Distinguishing Respiration and Combustion In this article, we will learn the major differences between combustion and respiration which will help students to get a good grasp in both the topics. Respiration
Similarities Between Respiration and Combustion It is good to know the differences between respiration and combustion; however, what are the similarities between these two that make us compare the two and talk about the differences. Let’s explore!
Respiration is a slower process than combustion. Respiration occurs at the body temperature whereas combustion takes place at a high ignition temperature. Fuel for oxidation reaction in respiration is food whereas fuel for oxidation reaction in combustion is usually hydrocarbons. During respiration, the oxidation reaction is always complete and the products formed are carbon dioxide, water and energy. On the other hand, the oxidation reaction may not be complete and the reaction products may cause pollution due to the presence of carbon monoxide and unburnt carbon particles.
During respiration, charring of sugar doesn’t occur as it takes place inside body cells whereas in combustion the sugar is melted, chars and then burns to produce flame.
The energy is released in the form of ATP and heat in respiration while the energy is released in the form of heat in combustion.
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Glucose is broken down in living cells with the process called respiration.
Combustion of substances such as wood and kerosene releases lots of energy.
Inside the cells, many chemicals participate in the long chains of reactions to breakdown glucose into simpler substances and the energy released in different steps is saved in the form of ATP.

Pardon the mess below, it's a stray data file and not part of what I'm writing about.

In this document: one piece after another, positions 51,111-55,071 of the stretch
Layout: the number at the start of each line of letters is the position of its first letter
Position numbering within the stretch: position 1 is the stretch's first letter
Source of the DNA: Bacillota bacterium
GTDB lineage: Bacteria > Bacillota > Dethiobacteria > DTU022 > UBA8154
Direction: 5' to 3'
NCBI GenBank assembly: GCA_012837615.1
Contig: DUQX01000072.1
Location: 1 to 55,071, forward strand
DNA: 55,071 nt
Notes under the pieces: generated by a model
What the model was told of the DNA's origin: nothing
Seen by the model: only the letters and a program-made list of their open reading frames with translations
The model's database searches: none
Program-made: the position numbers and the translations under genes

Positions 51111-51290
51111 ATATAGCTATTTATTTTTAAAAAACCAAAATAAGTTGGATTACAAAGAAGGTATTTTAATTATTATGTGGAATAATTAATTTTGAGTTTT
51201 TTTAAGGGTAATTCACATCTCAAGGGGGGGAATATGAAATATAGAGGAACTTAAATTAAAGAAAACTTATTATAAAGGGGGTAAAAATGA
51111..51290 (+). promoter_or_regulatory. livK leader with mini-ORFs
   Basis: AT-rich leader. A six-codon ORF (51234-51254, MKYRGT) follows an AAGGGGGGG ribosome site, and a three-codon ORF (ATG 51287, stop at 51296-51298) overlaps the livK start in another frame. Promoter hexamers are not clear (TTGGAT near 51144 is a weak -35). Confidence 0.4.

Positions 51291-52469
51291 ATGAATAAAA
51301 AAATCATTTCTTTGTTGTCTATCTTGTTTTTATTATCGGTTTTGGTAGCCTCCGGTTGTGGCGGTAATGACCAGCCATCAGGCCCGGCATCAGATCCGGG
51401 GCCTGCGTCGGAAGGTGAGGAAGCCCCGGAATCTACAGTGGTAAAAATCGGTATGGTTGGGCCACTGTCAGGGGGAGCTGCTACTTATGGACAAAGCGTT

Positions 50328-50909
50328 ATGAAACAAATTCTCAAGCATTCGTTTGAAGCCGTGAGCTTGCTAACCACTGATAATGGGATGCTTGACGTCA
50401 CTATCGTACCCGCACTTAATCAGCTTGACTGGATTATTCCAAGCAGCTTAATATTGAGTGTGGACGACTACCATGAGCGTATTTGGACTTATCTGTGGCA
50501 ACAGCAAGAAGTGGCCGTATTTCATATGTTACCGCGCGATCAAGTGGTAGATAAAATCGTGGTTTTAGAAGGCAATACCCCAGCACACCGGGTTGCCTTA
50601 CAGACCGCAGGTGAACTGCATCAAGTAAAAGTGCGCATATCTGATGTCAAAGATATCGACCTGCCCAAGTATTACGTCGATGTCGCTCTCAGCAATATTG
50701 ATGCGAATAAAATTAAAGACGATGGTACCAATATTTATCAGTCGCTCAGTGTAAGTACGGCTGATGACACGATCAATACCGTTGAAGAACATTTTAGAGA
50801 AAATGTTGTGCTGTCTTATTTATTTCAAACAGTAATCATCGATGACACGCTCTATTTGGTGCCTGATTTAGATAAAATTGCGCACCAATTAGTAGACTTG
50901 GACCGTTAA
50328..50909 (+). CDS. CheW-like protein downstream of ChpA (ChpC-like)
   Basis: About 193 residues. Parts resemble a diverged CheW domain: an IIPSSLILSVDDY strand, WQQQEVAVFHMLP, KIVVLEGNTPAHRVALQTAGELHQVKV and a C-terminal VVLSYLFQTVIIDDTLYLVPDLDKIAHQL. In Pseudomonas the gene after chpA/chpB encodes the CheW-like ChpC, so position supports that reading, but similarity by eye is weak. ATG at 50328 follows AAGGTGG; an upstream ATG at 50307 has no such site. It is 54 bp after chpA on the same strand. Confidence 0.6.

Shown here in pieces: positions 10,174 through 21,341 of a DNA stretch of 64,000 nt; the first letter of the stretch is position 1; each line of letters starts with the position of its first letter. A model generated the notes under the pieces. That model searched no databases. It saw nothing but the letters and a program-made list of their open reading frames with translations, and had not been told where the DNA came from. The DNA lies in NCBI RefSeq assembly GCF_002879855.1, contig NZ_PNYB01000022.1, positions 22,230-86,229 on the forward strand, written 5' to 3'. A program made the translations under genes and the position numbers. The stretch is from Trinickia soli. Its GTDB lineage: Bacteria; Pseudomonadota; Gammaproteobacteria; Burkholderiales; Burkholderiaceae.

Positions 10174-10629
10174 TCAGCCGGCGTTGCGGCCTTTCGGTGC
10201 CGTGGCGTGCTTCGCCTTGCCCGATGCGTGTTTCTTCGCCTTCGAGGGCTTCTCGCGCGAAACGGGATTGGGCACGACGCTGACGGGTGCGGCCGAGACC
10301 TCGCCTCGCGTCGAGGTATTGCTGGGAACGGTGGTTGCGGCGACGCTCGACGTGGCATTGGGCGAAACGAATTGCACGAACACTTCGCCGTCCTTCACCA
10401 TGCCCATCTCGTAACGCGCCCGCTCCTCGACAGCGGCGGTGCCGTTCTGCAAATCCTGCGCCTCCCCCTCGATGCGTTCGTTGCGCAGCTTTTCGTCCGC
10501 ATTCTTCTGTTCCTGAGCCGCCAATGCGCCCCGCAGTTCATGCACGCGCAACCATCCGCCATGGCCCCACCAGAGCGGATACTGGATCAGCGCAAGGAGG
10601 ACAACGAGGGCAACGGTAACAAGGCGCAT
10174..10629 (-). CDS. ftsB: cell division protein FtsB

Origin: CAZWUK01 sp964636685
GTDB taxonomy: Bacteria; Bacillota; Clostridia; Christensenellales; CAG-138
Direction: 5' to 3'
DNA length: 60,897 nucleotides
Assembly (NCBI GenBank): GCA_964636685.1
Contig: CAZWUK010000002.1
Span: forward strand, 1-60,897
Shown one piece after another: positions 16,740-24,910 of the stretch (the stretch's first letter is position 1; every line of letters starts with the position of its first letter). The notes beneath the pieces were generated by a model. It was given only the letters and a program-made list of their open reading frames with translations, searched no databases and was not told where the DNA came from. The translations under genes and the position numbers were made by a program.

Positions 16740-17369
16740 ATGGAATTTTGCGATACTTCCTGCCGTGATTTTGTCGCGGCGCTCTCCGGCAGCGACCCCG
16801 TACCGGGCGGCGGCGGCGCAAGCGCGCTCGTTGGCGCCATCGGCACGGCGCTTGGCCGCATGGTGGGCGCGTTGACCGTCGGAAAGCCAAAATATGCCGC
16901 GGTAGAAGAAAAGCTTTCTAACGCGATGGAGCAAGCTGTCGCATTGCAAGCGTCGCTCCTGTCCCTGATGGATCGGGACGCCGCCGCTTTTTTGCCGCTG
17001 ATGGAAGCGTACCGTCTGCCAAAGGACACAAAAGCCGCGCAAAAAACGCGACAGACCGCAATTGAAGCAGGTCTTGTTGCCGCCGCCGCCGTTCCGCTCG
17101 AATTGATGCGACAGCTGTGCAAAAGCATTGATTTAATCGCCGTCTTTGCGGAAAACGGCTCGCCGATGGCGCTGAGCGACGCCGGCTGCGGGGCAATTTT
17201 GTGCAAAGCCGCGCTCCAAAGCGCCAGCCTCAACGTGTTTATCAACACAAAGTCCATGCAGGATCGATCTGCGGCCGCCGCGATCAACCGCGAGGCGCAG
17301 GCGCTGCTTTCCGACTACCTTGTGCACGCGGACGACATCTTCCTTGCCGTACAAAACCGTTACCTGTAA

It is not a process taking place inside our cells.
It takes place in a controlled manner inside the cells.
Heat is produced in the cellular respiration. Example, the rate of respiration increases when we exercise and we feel warmer.
It produces energy as waste and heat.
It is less efficient as compared to the respiration process.
Different chemicals break glucose step by step.
It produces a large amount of energy stored as chemical energy.
If temperature is allowed to rise, the cell may damage.
The temperature during combustion can be very high and usually higher than respiration.
One of the examples is aerobic respiration that occurs in the presence of oxygen; and in life processes, glucose and oxygen is converted to carbon dioxide, water and energy from respiration.
Its examples: Combustion of oxygen and hydrogen leading to the formation of water vapour; when we ignite the gas stove for cooking food; motor vehicle burning petrol and diesel for motion; burning wood for fire and producing heat.
Respiration uses glucose to give pyruvate and then carbon dioxide.
Any substance which can burn leads to a combustion process.
ATP is the byproduct of respiration as energy is trapped in the form of ATP in respiration.
It produces heat energy which is instantly utilised.
It produces oxides as smoke formation takes place.